Chocolate divides a nation

The chocolate industry is worth more than $3 billion internationally each year.
The chocolate industry is worth more than $3 billion internationally each year.

The chocolate dollar in Australia spans a great divide: on one side, a price war dominates at the supermarket checkout. On the other, a world of high-end, artisanal chocolate, where quality trumps price.

Darrell Lea, which was placed into administration last week, sits somewhere in the middle.

Internationally, chocolate is worth more than $3 billion annually, an industry growing 2.2 per cent a year. The new vogue with discerning Australian customers is quality, with nuanced and novel flavours. Think dark chocolate with rose and black pepper, milk chocolate with caramel, pine nuts and sea salt, and 99 per cent cocoa mass chocolate bars from Peruvian beans.

The flavours also tell a story of state rivalry. Lindt says it sells more dark chocolate in Sydney than Melbourne. At Haigh's, dark chocolate almonds are the Sydney favourite. In Melbourne, the peppermint frogs are most popular. And while chocolate-covered apricot pieces are among Haigh's best sellers in South Australia, no one buys them in Sydney.

Haigh's has been growing over the past five years and has opened two new stores. Its chief executive, Alister Haigh, said it was important for stores to innovate.

"Customers are looking for something different, so any company not introducing more products won't fare too well," he said.

Independent chocolate producers, such as Katerina Robb of Cicada Chocolates, were not surprised that Darrell Lea was now looking for a buyer after 85 years.

"I'm old enough to remember Darrell Lea being a quality chocolate product . . . [but] you cannot charge what Darrell Lea was for confectionary and expect to survive," she said.

The head pastry chef at Baroque Bistro, Jean-Michel Raynaud, knows good chocolate.

He takes Valrhona, widely recognised as the world's best, and transforms it into bittersweet ganache, delicate mousse and rich macaroons. He says tastes are becoming more refined.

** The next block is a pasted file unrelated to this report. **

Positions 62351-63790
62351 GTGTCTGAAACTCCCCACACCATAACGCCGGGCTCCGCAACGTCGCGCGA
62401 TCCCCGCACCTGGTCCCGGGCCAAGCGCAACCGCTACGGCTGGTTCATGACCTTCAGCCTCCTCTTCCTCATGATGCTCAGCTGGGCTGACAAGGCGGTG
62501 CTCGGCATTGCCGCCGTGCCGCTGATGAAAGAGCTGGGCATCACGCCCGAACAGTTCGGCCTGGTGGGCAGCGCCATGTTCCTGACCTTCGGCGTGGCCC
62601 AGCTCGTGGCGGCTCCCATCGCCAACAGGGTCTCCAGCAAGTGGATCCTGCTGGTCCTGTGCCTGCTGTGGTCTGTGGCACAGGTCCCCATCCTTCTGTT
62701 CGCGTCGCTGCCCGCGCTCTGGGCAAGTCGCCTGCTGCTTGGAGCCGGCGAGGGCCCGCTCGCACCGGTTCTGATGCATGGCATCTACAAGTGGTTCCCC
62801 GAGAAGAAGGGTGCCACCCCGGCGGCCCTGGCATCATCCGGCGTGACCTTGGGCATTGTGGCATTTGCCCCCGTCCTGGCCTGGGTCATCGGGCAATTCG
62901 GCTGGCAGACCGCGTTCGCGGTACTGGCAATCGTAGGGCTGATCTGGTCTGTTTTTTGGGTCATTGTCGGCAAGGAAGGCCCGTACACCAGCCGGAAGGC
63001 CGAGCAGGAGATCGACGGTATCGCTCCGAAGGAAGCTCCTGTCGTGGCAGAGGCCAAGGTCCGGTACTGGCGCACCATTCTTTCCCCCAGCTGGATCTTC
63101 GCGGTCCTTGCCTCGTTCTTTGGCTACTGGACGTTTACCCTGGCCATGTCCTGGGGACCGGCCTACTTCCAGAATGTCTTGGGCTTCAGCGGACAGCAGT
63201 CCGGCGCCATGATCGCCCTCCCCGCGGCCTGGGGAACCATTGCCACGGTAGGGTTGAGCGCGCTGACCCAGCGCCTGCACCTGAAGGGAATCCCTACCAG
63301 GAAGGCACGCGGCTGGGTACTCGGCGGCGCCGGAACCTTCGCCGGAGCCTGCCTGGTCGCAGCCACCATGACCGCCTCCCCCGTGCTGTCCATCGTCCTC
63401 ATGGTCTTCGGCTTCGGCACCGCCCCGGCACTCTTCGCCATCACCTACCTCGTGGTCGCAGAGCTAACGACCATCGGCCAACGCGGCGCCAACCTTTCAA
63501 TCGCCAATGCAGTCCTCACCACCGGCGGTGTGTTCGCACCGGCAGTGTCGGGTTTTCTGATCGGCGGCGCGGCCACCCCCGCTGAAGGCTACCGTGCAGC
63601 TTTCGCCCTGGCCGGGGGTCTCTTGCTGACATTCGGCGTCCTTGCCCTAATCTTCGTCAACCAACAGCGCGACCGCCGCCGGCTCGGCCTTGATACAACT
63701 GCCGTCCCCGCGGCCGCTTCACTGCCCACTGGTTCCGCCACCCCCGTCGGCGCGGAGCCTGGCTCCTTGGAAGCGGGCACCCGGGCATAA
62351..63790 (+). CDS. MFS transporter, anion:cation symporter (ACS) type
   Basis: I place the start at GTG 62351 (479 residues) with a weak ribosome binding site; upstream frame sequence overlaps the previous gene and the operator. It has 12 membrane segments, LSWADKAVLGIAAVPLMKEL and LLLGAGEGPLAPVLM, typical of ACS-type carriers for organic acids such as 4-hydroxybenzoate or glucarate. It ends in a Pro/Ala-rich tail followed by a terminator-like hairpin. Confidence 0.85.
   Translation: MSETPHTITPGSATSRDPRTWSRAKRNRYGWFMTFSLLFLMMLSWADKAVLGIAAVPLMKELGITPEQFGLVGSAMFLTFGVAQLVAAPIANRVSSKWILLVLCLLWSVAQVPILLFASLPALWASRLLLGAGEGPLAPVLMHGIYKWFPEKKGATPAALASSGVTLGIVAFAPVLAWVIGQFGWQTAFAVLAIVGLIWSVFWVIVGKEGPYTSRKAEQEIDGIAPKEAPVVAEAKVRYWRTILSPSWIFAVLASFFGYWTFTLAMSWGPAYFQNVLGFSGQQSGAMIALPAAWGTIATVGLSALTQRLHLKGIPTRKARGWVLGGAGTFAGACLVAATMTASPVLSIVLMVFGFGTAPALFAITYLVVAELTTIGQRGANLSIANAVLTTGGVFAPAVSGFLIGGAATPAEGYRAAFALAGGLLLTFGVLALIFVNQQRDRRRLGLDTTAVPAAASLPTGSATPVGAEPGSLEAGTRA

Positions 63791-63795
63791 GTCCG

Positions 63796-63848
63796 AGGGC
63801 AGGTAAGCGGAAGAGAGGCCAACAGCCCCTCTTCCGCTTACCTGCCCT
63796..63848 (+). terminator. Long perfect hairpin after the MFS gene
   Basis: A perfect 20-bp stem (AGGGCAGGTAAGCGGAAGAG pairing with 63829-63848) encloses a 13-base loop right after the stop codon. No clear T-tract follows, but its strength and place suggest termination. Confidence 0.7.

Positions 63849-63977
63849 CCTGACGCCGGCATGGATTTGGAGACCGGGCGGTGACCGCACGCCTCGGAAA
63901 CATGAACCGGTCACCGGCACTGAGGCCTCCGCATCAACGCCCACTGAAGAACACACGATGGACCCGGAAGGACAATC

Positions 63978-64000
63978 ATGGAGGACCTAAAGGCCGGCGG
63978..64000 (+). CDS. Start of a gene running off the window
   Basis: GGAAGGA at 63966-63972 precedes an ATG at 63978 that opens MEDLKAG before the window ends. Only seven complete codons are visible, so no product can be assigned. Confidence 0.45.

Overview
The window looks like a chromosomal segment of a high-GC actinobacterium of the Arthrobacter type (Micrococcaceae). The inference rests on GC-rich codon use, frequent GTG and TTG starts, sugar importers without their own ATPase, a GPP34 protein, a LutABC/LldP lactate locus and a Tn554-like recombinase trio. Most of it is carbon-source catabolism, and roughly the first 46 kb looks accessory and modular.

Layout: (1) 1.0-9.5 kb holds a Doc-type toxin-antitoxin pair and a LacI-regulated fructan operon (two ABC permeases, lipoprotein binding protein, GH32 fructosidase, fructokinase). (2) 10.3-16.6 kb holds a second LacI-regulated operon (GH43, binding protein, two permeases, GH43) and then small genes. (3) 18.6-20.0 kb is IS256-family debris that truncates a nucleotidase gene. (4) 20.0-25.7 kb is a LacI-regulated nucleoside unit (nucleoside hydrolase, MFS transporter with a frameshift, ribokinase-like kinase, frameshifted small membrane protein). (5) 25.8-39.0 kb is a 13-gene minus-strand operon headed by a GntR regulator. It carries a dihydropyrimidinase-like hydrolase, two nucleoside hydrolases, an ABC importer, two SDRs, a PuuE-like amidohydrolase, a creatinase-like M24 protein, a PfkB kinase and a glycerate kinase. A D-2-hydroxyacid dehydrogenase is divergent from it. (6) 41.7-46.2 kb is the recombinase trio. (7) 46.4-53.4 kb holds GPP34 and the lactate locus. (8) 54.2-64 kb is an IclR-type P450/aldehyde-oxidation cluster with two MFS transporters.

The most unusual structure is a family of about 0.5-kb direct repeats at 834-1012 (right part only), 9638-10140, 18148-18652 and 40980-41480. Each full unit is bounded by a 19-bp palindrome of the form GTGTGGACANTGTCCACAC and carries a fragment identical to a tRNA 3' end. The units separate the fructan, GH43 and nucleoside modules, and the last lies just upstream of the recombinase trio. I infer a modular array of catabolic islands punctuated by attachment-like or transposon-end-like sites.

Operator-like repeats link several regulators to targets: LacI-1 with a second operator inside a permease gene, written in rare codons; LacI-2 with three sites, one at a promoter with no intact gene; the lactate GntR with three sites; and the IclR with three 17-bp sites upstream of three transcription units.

"Anglo-saxon palates are becoming more accustomed to 50 to 90 per cent cocoa mass chocolates through [influences] like MasterChef," he said.

At the supermarket, brands are working a lot harder to court the price-savvy consumer dollar. The confectionary aisle has become a theatre, where favourites change from week to week, Kristen Young from Woolworths said.

With many products constantly on sale, brands are trying a lot harder to differentiate themselves.

Customers shop for an occasion rather than by brand. This makes the price race all the more important, Ms Young said.

"Price is a key consideration . . . You could walk into the aisle today and see at least one or two of the biggest brands on sale," she said.

And there was some good news at the supermarket for the ailing Darrell Lea. Woolworths is preparing to release a new Darrell Lea range in its aisles.

Lindt customers' tastes are similar - there is slightly higher demand for dark, fine chocolates in Sydney than in Melbourne, said Andrew Curran from Lindt

At Haigh's, different states have different tastes. Dark chocolate-covered almonds are most popular in Sydney, while peppermint flavoured chocolate (in milk or dark varieties) is the most popular in Melbourne. In the Haigh's homeland of South Australia, fruit lines are the most popular.